How We Tested Hiking Shoes

All of our tests when it comes to hiking shoes (and all gear in general) happen outdoors, in the same places you will experience them. All of us at This Expansive Adventure are avid hikers, live and breathe the outdoors and get excited (geeky) about testing gear to the limit.

We want you to feel safe when you buy through one of our recommendations and trust that the information we’re giving you is correct. Of course, our reviews and tests are based on our opinions, but we’ve clocked a lot of miles to give you our round up of the best hiking shoes out there for all budgets and preferences.

Editor’s note: This article is part of our guide to the best hiking shoes, be sure to check out the rest of this guide for our top buying tips:

Testing Metrics

As with all our reviews, we go through a full-on testing process outdoors. We test in a huge variety of different weathers and conditions to make sure everything is up to scratch before we make our recommendations. There are a range of areas that are particularly important to us in the testing process though, and these can be categorized as the following.

Type and Style

With every hiking shoe we review, we take into consideration the type of shoe it is and what it is intended for. Some shoes are more intended for fast packing and are a kind of trail runner hybrid. These are obviously lighter, often more flexible than a traditional, often ‘harder’ hiking shoe. It is important to us that we don’t just pass off one shoe because it is intended for something else and instead, we look at the whole piece holistically.

Not everybody wants a hiking shoe for the same purpose exactly, so it’s important for us that we don’t ‘rank things down’ by not fully looking at their intended purpose.

how we test hiking shoes


We believe price can be one of the biggest barriers to the outdoors for a lot of people. If you’ve been in the scene for quite a while, you’ll likely be in a position where you’re looking to upgrade to something better than your previous version. That doesn’t mean you have an endless budget though!

Likewise, if you are just starting out, you might not know where you want to go with your adventures and be reluctant (or not have the funds) to spend on something that could be pretty expensive, and an investment. You want to know you’re going to get plenty of use out of something before you go ahead and buy.

In our reviews, we’ve recommended a whole range of price points, and you’ll typically see a wide range of prices for products offered. When testing, we take into consideration the price point versus what you’re actually getting for that – and some brands provide a hiking shoe that punches well above its weight in terms of price.


Traction is one of the most important areas for us when it comes to testing the hiking shoes, we’ve recommended to you. Traction can vary massively from shoe to shoe so we always look at what a shoe’s best use would be when testing. Some shoes are better suited to slippery, rocky terrain whereas others are more suited to sand, desert etc. and some more slick rock or alpine surfaces.

As above, we look at this holistically, and offer our opinions taking into consideration what the shoe is intended for – which makes it easier for you to make the right decision for your needs.

traction merrell hiking shoe


Breathability varies from shoe to shoe, with some making use of synthetic systems and materials that offer greater breathability than others. Generally, you will experience greater breathability in a hiking shoe that isn’t waterproof, but that isn’t always the case.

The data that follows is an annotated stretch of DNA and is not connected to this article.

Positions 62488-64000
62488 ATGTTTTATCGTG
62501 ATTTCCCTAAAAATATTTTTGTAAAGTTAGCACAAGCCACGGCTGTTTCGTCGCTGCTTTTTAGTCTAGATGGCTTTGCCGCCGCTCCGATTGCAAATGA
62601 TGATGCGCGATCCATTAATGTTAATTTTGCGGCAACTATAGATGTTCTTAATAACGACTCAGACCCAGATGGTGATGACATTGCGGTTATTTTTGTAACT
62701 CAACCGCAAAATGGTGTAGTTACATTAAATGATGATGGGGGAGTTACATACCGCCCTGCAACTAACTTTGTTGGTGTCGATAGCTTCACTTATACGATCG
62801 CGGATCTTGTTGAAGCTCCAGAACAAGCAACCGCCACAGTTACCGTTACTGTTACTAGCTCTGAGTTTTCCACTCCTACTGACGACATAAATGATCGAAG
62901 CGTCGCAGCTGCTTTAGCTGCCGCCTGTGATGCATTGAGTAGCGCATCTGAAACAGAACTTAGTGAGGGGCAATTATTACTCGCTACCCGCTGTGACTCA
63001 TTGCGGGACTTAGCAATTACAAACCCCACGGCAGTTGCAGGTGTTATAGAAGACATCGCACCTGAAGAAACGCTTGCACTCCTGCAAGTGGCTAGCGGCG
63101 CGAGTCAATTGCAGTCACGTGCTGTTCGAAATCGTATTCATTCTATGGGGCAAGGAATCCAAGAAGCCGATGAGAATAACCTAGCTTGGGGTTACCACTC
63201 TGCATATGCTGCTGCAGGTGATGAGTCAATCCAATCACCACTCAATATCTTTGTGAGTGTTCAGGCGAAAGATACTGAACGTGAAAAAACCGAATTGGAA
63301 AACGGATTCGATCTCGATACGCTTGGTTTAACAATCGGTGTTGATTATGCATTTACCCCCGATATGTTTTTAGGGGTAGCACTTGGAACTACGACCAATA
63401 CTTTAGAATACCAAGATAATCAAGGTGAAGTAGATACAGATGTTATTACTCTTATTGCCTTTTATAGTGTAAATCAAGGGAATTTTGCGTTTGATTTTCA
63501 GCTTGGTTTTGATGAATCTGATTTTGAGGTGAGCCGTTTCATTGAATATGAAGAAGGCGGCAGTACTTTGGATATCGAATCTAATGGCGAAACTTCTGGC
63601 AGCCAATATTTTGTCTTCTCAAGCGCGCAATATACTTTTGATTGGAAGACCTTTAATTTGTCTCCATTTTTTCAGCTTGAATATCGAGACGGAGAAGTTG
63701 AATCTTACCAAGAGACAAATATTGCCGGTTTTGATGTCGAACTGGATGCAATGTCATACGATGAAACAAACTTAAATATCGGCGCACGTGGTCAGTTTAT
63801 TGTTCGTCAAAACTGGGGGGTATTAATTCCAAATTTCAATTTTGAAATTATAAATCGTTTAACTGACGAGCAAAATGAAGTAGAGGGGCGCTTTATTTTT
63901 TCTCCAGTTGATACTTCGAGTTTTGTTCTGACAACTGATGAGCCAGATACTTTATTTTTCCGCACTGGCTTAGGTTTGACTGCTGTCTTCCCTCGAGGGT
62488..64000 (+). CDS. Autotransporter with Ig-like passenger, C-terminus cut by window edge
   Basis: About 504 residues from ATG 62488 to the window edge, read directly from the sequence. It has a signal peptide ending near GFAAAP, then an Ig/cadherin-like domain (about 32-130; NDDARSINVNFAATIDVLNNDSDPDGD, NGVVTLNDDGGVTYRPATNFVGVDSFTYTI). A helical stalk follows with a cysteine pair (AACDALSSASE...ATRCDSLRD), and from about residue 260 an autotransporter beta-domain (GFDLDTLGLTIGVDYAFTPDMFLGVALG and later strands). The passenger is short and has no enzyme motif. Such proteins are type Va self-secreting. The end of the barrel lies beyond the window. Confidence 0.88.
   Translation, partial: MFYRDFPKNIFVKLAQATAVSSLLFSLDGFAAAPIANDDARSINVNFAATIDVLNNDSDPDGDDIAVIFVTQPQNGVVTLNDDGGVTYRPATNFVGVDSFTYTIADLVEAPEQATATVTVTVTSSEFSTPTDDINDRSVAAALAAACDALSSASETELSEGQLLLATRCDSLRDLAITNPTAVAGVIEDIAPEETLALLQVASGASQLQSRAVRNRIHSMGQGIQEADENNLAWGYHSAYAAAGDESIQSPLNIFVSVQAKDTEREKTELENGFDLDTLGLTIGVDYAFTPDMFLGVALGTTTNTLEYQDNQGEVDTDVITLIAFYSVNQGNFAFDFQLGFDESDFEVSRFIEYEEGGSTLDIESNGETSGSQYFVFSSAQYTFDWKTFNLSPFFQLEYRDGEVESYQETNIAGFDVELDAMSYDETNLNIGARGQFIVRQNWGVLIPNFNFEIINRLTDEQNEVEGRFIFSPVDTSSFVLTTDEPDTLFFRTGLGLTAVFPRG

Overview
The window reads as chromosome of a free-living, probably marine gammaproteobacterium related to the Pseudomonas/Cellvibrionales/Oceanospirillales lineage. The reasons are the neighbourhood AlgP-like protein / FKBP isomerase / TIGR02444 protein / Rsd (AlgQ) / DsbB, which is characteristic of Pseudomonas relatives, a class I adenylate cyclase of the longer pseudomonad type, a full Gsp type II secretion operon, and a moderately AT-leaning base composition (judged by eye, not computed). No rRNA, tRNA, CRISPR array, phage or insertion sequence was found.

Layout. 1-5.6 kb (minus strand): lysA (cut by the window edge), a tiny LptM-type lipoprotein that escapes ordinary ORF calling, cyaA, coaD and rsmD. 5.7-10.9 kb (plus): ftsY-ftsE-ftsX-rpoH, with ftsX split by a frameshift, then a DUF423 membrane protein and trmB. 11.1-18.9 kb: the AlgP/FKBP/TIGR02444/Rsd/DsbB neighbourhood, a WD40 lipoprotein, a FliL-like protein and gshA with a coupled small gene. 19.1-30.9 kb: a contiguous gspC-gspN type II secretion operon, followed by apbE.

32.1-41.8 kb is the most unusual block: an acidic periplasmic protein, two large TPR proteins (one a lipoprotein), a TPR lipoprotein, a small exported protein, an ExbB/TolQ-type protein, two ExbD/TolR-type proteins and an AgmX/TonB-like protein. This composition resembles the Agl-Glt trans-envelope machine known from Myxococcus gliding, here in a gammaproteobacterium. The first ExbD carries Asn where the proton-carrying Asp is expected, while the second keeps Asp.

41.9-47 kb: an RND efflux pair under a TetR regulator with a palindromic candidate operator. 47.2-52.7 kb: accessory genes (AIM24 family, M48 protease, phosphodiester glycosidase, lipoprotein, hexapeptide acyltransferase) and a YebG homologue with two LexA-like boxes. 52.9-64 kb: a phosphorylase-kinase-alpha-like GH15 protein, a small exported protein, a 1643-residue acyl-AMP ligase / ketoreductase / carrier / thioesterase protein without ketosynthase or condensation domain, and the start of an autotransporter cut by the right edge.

We test breathability in a number of settings and extremes, from really hot summer days where you can expect your feet to get really sweaty all the way through to very rainy conditions where you might expect to experience sweating too. We’re looking for how this impacts longer term wear and if this leads to any blistering, discomfort or sore spots on the feet. Oh, and wet socks!

Ankle Support

Of course, hiking shoes don’t give the same level of ankle support that you can expect from a more traditional hiking boot. This is purely down to the fact that there isn’t really much provided around the ankle. That said, there are also various sock style designs on the market now, which provide more ankle support, some of which we’ve included in our reviews. When it comes to ankle support when testing, we’re looking at how well what is actually there helps against any rolls of the ankle, but also the freedom it provides and the steadiness and confidence you feel whilst wearing them.

Arch Support

Most hiking shoes come with a fairly standard arch support system, apart from a few brands who specifically look at a more orthopedic style fit (Hoka, for example, offer shoes in fits that are recommended by some orthopedic doctors). The general thing we test when it comes to arch support is how the shoe feels to wear for longer periods, is there any tiredness or fatigue, and does the specific fit of the arch make a difference there?


Fit is a really individual thing when it comes to hiking shoes – as we all have quite different fits and feels with our feet. Like many other shoes, hiking shoes are sometimes offered in a wider fit. However, much of the time, hiking shoes are offered in a standard fit, which can sometimes be a true standard, and can sometimes run narrower. We make a point of assessing how the various hiking shoes we’ve tested feel on a variety of width feet for longer periods of time. The fit is probably one of the most crucial aspects of a hiking shoe, so you need to get this right. We also rank for what the various brands return policies are, and also point out which shoes are offered in a wider or narrower fit.